By Mohammed Adamu
LIKE one writhing in the pangs of judicial guilt, in a valedictory about a decade ago marking his retirement from service, Justice Abdullahi Mustapha –one of the infamous Federal judges who presided over the treason trial of the late MKO- said that the winner of Nigeria’s freest and fairest election would not have died in detention if he had not spurned the conditional bail he (Mustapha) had granted him.
Besides being proverbially an ‘after-death-the-doctor’ kind of self-praise, this unsolicited piece of irrelevant orbiter merely reversed the saying that ‘the witch cried at night and the baby died at dawn’. Justice Mustapha should have dedicated his retirement quietly to seeking God’s forgiveness for the despicable role he played not only in that deceptive bail offer, but more despicably so in siding with the Abacha junta to give Abiola a tough trial. But he chose to attempt to re-write history, casting his odious role in the epic of a ‘benevolent judge-hero’ who had gratuitously offered the gift of life –but that Abiola rejected it.
This judge, like the late Justice Bassey Ikpeme –the ill-foretoken female judge who granted the dead-at-night judgment leading to the annulment of June 12- was one of those ‘hand-in-glove’ with the Abacha junta in its desperate efforts to bury the ghost of June 12 by keeping its acclaimed winner under judicial lock and key. After toppling Shonekan not a few unconscionable politicians, lawyers and judges were prostrate at the foothill of Abacha’s jackboots offering all manner of advice on how to tame the genie of June 12 to create an imperial presidency for Abacha. The late ‘Comrade’ Chukwumerije, a member of that interregnal contraption called ‘Interim Government’, even toyed with the idea of a decree outlawing the mention of ‘June 12’ in public places.
In retrospect an untrustworthy General Babangida, to reassure Nigerians about the sincerity of his unending Transition Programme had promulgated a decree ousting the jurisdiction of courts in any suit seeking to stop the forthcoming 1993 presidential election. In fact, Babangida’s second in Command, the late Admiral Augustus Aikhomu had made a habit of bragging about the regime’s fidelity to its promise, citing this ouster decree as proof. But behind the scenes, the regime was working with the notorious Arthur Nzeribe under a dubious ‘Association for Better Nigeria’ ABN, first to de-campaign the forthcoming election and eventually, as planned, to use the courts to abort the entire process. Ironically, when the suit seeking to stop the election was filed, the same Judiciary which had laboured under the yoke of military decrees and ouster clauses, was only too glad to provide the services of a newly appointed Justice Bassey Ikpeme who ignobly disregard the subsisting ouster decree, and granted an order that would set the chain of judicial events leading to the annulment of June 12.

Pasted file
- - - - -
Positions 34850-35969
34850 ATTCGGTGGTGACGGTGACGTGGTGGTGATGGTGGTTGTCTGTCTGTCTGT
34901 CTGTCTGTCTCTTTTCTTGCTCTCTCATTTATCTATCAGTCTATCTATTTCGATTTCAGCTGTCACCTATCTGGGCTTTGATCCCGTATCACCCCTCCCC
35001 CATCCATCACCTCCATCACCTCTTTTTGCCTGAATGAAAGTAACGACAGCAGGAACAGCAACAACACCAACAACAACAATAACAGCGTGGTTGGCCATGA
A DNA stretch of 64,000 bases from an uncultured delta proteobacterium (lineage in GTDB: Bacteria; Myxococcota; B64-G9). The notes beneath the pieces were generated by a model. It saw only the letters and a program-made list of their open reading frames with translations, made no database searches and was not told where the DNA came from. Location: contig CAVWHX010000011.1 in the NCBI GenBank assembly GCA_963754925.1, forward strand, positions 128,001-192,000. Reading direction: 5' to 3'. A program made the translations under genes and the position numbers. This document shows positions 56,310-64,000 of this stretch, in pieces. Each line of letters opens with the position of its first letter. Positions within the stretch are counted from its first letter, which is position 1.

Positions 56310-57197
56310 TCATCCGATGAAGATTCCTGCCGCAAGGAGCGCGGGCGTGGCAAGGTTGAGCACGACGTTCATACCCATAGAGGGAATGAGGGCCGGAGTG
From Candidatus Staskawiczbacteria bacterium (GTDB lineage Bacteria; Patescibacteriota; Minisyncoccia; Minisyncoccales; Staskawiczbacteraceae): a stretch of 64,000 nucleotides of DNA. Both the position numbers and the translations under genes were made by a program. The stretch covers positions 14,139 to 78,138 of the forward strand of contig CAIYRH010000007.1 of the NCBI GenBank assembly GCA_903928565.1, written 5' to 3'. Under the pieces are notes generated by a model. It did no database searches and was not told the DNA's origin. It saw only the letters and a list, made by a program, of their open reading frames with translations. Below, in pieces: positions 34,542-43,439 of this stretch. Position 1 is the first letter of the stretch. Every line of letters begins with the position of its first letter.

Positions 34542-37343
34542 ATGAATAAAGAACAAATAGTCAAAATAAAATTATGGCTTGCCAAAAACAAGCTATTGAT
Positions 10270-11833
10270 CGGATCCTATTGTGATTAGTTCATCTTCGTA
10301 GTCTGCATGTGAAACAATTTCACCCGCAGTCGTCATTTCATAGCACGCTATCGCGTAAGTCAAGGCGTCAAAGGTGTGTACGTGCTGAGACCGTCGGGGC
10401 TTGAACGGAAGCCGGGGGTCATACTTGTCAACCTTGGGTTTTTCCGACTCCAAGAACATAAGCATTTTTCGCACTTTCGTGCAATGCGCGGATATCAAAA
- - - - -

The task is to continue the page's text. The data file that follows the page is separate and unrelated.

The bail circus
After the arrest and arraignment of MKO for declaring himself President, Justice Abdullahi Mustapha must have been deliberately selected too for the case and who, in the course of a long, tortuous trial neither hid his aversion for June 12 nor his readiness to compromise the judicial process in the service of the military junta. Else why would a judge claiming to act independently be flown by government in a Presidential jet from his Benin base then, to Abuja on a Saturday to grant bail -on a treason charge- to an accused person who previously was not even allowed a leave of court granted to him to have regular access to his lawyers and personal physician? This ‘Saturday’ bail which could not wait just two more days to the next Monday and which had to be given so surreptitiously in a court without clerks or bailiffs, many said had more to it than met the eye.